Eindhoven: Train-and-ferry trip offers an easy way to see the Netherlands
January 25, 2006
EINDHOVEN, NETHERLANDS — What do you do when your train has literally left the station? The British Rail Service steps in, orders a cab and an hour-plus guided tour across East Anglia follows.
It happened to this family on a recent international journey that harkened to a slower, more traditional time yet still was endowed with comfort, style and a safe bit of gambling.
The trip is called the DutchFlyer, or GoLondon, if you prefer. Under either name, it’s an all-day train-and-ferry ride that connects two of Europe’s great cities, London and Amsterdam. And if you plan ahead by buying tickets seven days in advance, the ticket can cost as little as 50 pounds ($85). Otherwise it’s 85 pounds.
At the station
Train stations speak to British cities much like baseball ballparks do to American cities. All are constructed with brick and steel, yet each has its own design to suit the town’s tastes.
No surprise, then, that Cambridge’s station where our trip began was sophisticated even among the whistle and rumbling of locomotives. It was chic but boxy and ultimately exceptionally functional.
There are only six platforms, but a vast lobby, busy ticket office and bustling foot traffic give the air of underappreciated importance.
It was about 7 a.m. when we departed for what would become a 12-hour trip to Eindhoven, the largest town in southern Holland.
The first leg is a 1½-hour train ride through southern East Anglia with brief stops at about a dozen towns. Miles of open lush green countryside, dotted with tree patches, stone fences and pig farms, whirl by. There also is the occasional stop in places such as Bury St. Edmunds and Stowmarket.
The layover at Ipswich is about 30 minutes, time enough to use the facilities, change a baby and grab a bite.
The station is all red brick and appears to be almost carved into the side of a mountain. Little did I know a generous captain and a long line at customs would conspire to make this cavernous station a wayward layover for our family.
A quick 30-minute cruise to Harwich delivered us to one of the busiest tourism ports in the United Kingdom. Between Harwich and its neighbor across the bay in Felixstowe, there are ferries that carry thousands daily to Holland, Sweden, Germany and Norway.
Sail with style
The comprehensive DutchFlyer ticket secures a place on the StenaLine Ferry, which boasts itself as the world’s largest and fastest passenger ferry. Several bars and restaurants, two movie theaters, a children’s play area and a casino cover the ship’s main passenger floor.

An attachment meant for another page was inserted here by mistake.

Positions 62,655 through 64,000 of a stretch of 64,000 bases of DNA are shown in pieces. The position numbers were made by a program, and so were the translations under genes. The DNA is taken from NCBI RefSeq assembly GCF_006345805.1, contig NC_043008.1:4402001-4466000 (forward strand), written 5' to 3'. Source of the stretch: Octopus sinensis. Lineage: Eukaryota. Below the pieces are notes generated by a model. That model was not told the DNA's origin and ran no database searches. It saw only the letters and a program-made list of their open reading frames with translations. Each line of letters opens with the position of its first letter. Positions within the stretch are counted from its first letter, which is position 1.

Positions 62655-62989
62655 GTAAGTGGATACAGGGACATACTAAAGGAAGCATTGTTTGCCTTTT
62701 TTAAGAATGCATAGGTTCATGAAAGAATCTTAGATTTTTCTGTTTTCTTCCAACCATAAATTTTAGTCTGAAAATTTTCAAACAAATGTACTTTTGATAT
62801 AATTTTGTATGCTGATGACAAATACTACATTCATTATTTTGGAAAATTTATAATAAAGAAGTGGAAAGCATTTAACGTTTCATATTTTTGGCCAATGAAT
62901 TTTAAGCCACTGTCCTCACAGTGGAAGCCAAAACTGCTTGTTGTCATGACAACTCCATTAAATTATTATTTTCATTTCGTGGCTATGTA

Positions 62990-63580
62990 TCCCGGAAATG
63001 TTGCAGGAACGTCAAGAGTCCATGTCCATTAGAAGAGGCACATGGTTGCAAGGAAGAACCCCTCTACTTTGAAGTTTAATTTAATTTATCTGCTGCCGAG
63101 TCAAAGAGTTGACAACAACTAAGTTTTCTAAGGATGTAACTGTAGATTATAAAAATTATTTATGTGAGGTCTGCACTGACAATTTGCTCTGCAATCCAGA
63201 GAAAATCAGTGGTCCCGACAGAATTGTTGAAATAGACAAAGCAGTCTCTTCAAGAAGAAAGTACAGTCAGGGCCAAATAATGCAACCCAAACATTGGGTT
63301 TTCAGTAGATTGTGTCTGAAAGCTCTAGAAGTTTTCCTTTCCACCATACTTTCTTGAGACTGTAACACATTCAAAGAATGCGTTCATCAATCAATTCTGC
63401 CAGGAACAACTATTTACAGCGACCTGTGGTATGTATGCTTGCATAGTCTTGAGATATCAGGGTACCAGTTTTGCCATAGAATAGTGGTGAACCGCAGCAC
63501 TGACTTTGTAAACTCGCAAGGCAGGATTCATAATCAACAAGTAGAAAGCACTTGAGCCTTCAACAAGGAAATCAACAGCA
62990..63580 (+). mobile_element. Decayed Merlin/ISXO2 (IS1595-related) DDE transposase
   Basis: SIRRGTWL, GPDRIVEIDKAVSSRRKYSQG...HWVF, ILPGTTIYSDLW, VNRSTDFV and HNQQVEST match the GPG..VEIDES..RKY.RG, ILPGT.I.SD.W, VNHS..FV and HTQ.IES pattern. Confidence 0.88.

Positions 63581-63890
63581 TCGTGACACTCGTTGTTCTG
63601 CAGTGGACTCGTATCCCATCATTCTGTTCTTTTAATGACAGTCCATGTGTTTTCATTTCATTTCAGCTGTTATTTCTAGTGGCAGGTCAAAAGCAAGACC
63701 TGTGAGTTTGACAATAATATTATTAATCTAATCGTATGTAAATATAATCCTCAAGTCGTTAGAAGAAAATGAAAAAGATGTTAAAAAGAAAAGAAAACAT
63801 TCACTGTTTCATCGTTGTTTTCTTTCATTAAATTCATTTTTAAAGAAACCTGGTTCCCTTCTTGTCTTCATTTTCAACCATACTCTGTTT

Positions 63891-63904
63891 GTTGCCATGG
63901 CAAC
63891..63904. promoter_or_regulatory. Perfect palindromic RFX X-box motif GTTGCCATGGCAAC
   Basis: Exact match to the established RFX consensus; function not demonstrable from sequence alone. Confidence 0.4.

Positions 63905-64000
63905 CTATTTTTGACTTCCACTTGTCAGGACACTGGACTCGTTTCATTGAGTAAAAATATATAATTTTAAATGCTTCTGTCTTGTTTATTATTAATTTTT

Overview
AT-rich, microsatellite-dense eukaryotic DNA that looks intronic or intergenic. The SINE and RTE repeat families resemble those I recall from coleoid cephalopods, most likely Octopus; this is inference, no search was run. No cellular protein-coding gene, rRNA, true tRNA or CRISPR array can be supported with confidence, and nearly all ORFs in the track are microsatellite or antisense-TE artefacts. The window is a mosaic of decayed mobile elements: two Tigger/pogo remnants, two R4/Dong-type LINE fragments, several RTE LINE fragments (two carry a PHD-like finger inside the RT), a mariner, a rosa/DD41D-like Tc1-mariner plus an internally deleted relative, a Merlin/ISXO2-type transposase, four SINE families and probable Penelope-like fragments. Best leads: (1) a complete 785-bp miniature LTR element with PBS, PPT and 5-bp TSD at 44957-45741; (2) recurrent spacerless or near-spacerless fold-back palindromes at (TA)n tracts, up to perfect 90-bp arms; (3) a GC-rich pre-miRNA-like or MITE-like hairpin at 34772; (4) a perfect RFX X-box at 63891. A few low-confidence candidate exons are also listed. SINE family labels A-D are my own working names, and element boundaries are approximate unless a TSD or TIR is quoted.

The boat can handle about 1,500 people and cruise at 50 mph. Best yet, you check your bags at the gate and travel with only a carry-on bag for the four-hour journey across the North Sea.
Settle in for a beer and sandwich, and watch the sea splash by. The ferry ride affords one of those travel moments when you are at once sitting still but moving, experiencing the culture without much work.
The rush of people grabbing their goods at the first sight of land is the surest sign the arrival is close. Hook van Holland welcomes visitors with a wide, impressive port that allows the 417-foot Stena Discovery to turn around within its protected breakwalls and moor facing forward.
Snag the bags via an airport-style turnstile and another quick wait for a train to Rotterdam Central Station, where trains connect to all points in Holland. Rotterdam has a station built partly underground with arched ceilings reminiscent of some New York City subway stops.
The station is trapped under the shadows of sleek, modern skyscrapers: testament to the country’s robust commercial strength. A quick stroll through the downtown features high-price jewelers, casinos and international mortgage financing headquarters.
A little more than an hour later in Eindhoven, a glimpse into the less publicized Holland exists. Home to Philips Electronics, the European equivalent to General Electric, the town bustles with productivity.
The train station in Eindhoven is set at the corner of a smart, well-designed downtown of several acres. More streets are reserved for pedestrians than for cars in the mix of smoothie shops, fashion fiestas and the occasional kebab shop.
The city spreads into a web of well-designed although confusingly similar intersections, neighborhoods, shopping plazas and parks. And bike paths everywhere. That’s where you can find the quiet side of the buzzing country: cruising along a quiet bike path through the countryside laced by lagoons and canals.
Word to the wise
To close this story without detailing the pitfalls involved with train and ferry travel would be unfair to the masses.
And so it was that after the captain of our return ferry shoved off 30 minutes late to allow for late-arriving foot traffic followed by customs officials at Harwich showing what appeared to be a complete distaste for expediency, we failed to catch the final train back to Cambridge.
But, after a polite plea to British Rail Services officials, we arrived safely home via a cab ride across the darkened countryside.
For more information ...For easy info on the rail and sail program: www.seat61.com
For ideas on what to see and do in Holland: www.visitholland.com
For information on trains in England: www.nationalrail.co.uk